Business matters: why collaboration holds the key to economic growth

Business matters: why collaboration holds the key to economic growth

"After the global financial crisis, governments are looking for new ways to grow their economies. Universities are on hand to help."

Universities have been collaborating with business for decades and on the whole we do it extremely well. We have been engaged in knowledge transfer, partnering on research, nurturing enterprise and building hubs of economic activity in our regions, all with great success but often out of the glare of publicity.

Sir Andrew Witty’s recent review shone a spotlight on the relationship between our two sectors. His report underlines the role of universities in generating economic growth and makes the compelling argument that more could be done to create a better environment to exploit the innovation and technological breakthroughs that happen in our universities. With the right formula, the rewards for the economy and society would be significant.

The advantages of collaboration are many and varied. Universities provide industry with the highly-skilled and adaptable graduates they require and training opportunities for existing staff. Many - including Southampton - contribute to economic growth more directly with the creation of new enterprises supported through science parks and incubator centres.

UK universities work with a huge range of businesses, from small, specialised local companies to large multi-nationals. Our own collaboration with Southampton-based boat propeller manufacturer CJR Propulsion has enabled the application of computational fluid dynamics to advanced propeller design, resulting in their propellers becoming the product of choice for performance boats manufactured across Europe. Similarly, our work with specialist marine exhaust manufacturer Halyard on the design of boat exhaust systems has helped position that company as a global leader of silencer systems.

In both cases, their relationship with the university has provided market advantage through innovation, helping to solve real-time business problems and maintain competitiveness. It is no coincidence that Silicon Valley grew up around one of the United States’ most prestigious universities, Stanford, and that the heady combination of academic and business expertise was crucial to its success.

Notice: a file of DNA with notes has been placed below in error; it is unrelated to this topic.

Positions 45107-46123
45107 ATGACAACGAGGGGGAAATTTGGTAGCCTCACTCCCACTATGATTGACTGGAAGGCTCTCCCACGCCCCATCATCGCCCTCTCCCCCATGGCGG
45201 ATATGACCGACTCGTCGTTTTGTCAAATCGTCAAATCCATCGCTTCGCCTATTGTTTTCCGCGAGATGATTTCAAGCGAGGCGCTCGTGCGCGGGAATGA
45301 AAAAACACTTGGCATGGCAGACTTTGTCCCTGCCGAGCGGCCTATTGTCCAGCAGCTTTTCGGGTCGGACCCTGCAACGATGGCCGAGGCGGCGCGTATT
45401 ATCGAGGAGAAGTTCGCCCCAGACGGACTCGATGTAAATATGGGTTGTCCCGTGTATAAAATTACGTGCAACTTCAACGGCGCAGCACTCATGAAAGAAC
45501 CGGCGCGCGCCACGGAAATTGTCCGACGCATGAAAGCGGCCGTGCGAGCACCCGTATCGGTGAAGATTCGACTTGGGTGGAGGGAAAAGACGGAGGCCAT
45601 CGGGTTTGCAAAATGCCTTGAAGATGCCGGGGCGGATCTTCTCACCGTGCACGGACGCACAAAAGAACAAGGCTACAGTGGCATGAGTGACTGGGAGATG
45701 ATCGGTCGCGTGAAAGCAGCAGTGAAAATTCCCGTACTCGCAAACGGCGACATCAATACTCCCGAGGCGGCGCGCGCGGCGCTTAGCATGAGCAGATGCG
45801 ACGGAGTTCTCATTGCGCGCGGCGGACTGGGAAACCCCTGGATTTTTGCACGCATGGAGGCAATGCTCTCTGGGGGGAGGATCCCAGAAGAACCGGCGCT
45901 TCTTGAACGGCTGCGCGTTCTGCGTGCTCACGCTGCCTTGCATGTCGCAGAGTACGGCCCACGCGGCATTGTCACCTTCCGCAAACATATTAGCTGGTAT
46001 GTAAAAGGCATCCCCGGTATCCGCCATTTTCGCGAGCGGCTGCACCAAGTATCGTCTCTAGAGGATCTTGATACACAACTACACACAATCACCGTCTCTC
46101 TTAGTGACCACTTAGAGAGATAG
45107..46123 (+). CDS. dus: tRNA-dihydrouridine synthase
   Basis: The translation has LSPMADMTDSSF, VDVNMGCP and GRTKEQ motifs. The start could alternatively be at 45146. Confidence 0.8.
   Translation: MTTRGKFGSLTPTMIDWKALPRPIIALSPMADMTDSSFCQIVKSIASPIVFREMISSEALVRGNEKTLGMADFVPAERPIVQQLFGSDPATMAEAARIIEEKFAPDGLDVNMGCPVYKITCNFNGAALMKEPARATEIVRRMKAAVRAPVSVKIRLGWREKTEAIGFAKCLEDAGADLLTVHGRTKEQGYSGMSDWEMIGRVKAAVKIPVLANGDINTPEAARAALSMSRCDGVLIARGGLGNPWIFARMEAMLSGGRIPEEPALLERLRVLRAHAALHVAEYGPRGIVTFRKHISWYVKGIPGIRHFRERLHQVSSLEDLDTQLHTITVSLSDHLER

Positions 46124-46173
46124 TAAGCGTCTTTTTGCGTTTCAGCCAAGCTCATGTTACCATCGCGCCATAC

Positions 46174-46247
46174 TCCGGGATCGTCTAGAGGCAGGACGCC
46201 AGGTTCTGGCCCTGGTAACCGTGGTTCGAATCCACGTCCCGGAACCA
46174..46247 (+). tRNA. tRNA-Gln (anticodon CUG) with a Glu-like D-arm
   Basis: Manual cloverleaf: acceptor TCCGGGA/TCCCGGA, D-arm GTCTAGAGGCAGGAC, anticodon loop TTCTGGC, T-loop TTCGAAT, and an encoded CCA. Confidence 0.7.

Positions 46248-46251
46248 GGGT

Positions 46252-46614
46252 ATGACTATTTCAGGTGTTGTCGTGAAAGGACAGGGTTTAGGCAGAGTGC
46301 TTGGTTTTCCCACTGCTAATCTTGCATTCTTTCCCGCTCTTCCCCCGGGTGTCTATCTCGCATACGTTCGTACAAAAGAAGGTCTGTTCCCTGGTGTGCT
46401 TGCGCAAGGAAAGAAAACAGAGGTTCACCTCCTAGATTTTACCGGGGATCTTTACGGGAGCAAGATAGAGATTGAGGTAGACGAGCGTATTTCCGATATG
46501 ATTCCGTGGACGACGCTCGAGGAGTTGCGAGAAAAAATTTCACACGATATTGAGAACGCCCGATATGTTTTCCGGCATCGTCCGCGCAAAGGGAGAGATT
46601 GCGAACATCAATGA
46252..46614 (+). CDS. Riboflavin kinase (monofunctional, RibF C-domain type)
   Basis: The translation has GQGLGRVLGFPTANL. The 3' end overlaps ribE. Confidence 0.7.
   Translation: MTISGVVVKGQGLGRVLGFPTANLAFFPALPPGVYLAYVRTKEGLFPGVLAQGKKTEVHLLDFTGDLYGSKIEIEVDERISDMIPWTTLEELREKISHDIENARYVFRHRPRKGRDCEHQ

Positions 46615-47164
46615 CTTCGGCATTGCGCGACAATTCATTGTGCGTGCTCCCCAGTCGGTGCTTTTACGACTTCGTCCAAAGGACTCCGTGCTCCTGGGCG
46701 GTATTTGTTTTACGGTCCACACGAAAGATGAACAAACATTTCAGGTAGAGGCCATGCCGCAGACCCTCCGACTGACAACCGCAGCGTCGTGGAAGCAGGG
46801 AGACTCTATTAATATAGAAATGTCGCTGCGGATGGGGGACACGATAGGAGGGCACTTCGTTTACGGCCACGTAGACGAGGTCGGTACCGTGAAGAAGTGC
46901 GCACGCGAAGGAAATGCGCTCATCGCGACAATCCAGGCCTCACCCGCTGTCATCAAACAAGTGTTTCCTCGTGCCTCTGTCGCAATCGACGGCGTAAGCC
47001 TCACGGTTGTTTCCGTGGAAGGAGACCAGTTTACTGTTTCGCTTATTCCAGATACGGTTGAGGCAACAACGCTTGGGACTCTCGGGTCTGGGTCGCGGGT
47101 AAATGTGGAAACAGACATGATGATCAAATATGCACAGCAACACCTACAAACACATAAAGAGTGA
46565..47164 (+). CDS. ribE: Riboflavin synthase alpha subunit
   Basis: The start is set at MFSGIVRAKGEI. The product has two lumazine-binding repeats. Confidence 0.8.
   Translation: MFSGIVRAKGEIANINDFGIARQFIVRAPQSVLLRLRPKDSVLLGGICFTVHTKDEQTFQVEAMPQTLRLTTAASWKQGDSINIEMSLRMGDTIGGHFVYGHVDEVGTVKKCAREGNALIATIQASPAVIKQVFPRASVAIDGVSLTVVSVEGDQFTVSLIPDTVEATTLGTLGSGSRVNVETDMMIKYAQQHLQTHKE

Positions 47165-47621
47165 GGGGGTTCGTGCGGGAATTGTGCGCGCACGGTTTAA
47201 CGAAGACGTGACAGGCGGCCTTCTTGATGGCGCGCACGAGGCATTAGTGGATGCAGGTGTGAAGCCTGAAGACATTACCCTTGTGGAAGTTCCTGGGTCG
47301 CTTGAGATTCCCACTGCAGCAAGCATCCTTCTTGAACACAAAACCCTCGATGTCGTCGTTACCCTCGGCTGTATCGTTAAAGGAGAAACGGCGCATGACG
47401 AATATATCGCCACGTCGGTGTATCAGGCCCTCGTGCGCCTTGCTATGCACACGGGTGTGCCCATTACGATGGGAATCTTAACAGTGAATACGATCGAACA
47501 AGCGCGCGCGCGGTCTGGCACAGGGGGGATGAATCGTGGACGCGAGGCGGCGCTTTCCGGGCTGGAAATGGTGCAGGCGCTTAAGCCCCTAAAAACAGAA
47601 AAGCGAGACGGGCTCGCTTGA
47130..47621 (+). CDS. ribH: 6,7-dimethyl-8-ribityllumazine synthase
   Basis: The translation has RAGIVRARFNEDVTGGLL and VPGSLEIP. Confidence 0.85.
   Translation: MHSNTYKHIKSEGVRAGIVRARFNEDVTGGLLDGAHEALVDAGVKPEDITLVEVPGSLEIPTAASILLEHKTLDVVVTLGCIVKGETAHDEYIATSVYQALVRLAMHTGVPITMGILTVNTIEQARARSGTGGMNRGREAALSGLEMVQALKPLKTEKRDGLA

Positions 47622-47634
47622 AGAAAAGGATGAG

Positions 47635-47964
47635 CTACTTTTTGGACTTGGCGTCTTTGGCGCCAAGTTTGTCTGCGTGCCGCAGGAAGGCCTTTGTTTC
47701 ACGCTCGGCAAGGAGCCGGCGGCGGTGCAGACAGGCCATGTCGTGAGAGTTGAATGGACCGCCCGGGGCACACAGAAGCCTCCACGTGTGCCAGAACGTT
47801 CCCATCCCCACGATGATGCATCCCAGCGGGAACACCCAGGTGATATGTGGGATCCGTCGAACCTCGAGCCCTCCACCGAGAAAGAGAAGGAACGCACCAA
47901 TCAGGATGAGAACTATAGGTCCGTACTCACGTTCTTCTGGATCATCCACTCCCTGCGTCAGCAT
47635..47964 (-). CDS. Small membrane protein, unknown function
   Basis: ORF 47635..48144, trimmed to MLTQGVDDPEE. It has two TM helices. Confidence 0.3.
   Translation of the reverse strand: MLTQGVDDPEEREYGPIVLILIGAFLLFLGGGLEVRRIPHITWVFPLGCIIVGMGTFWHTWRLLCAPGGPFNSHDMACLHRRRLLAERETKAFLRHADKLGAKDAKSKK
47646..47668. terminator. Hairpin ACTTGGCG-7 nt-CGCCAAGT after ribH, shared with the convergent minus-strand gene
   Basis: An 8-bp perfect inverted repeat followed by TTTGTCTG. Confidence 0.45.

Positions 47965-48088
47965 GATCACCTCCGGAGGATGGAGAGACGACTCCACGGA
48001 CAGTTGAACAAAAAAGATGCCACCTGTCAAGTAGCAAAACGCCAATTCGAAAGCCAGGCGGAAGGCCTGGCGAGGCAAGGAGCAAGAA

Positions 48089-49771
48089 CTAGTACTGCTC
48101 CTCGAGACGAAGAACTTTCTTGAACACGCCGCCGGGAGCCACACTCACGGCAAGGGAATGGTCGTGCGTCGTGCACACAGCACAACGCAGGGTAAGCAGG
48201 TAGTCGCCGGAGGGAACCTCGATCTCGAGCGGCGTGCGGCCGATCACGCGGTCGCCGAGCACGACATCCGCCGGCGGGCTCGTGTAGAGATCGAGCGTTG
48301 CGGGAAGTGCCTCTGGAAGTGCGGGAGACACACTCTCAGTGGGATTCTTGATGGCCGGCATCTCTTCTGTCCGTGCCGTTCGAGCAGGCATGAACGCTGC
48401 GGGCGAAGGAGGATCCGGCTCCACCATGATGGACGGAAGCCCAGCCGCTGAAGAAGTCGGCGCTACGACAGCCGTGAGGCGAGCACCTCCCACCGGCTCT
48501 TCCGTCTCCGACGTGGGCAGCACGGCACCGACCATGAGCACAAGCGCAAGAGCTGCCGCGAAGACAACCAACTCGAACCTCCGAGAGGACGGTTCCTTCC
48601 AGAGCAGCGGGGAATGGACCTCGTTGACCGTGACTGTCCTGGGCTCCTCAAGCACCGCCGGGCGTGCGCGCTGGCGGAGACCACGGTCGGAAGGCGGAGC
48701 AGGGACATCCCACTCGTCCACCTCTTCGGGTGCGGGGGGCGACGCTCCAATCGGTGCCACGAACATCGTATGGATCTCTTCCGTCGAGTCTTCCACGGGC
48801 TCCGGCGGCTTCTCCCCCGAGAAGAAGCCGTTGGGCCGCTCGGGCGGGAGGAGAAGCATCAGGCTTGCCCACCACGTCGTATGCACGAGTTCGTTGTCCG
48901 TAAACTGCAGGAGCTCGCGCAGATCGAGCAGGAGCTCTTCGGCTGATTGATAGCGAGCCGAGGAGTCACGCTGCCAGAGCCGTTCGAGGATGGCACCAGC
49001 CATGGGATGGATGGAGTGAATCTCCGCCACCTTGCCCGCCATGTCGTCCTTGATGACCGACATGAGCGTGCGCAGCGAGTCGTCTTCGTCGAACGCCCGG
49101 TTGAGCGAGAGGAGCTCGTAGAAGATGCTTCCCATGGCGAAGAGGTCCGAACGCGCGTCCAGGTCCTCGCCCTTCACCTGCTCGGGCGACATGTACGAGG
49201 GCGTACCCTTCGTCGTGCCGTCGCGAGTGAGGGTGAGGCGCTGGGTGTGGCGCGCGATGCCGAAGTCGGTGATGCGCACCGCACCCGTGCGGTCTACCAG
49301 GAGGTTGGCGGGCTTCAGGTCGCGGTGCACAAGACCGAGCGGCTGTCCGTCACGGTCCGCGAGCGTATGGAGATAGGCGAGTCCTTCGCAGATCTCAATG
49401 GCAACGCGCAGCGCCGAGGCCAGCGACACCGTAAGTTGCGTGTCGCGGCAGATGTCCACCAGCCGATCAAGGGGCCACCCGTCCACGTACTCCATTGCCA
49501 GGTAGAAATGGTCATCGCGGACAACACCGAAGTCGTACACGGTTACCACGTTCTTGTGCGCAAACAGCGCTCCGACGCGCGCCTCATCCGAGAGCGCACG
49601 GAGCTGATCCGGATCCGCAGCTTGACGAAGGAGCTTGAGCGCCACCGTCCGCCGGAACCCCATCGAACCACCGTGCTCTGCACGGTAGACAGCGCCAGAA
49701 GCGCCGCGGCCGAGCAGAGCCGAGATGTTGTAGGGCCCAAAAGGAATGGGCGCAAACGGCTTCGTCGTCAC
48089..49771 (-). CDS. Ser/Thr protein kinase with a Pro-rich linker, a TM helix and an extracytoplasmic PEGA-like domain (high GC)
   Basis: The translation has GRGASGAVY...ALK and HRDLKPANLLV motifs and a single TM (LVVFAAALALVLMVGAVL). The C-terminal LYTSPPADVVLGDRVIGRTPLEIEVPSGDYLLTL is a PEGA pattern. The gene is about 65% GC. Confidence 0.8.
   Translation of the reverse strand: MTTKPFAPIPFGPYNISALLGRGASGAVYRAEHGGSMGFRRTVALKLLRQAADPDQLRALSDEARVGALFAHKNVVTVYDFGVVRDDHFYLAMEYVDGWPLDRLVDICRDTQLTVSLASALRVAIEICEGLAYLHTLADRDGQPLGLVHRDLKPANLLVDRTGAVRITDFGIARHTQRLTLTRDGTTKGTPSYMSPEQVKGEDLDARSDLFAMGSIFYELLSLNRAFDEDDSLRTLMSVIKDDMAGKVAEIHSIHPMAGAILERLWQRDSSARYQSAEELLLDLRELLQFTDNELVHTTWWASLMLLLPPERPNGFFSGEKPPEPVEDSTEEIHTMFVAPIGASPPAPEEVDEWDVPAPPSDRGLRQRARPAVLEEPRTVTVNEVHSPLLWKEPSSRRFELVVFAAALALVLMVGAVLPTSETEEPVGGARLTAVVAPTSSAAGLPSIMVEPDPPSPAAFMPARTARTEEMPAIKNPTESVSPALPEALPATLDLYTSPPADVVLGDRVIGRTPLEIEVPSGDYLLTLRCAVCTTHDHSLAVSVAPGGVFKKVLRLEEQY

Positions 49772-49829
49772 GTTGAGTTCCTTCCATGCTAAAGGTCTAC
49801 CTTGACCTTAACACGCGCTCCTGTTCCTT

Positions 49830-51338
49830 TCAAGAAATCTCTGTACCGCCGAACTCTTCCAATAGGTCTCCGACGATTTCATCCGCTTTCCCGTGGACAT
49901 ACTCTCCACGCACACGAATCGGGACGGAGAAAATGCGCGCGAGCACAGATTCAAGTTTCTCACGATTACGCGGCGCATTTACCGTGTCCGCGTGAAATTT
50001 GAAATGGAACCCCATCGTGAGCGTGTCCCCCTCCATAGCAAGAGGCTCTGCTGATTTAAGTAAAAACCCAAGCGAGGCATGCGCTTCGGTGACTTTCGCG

Following the global financial crisis of 2008, with governments under pressure to find new ways to grow their economies, politicians have been actively looking to universities to help drive economic growth.

Southampton itself is part of a new venture which aims to do for the engineering and maritime sector what Silicon Valley did for the electronics industry in northern California. Together with maritime specialists Lloyd’s Register, we are investing over £140m in an integrated engineering campus to create one of the world’s largest university-business collaborations. Together, academics and technology specialists will work closely on projects related to the safety of ships, crew, passengers and goods, and finding solutions to challenges faced by marine and offshore industries.

The scale of this collaboration between the University and Lloyd’s Register may be unique, but it is built on a long history of collaborative working for over 40 years. The understanding and trust built up over this time has been an essential ingredient in making the unprecedented financial commitment required by both parties.

Importantly, the potential for economic growth will extend far beyond the work of our two institutions, with the new campus aiming to provide a research hub for the many small marine enteprises across the south coast and beyond. This is university-business collaboration on a massive scale and the future is very exciting.

Professor Don Nutbeam is Vice-Chancellor of the University of Southampton.

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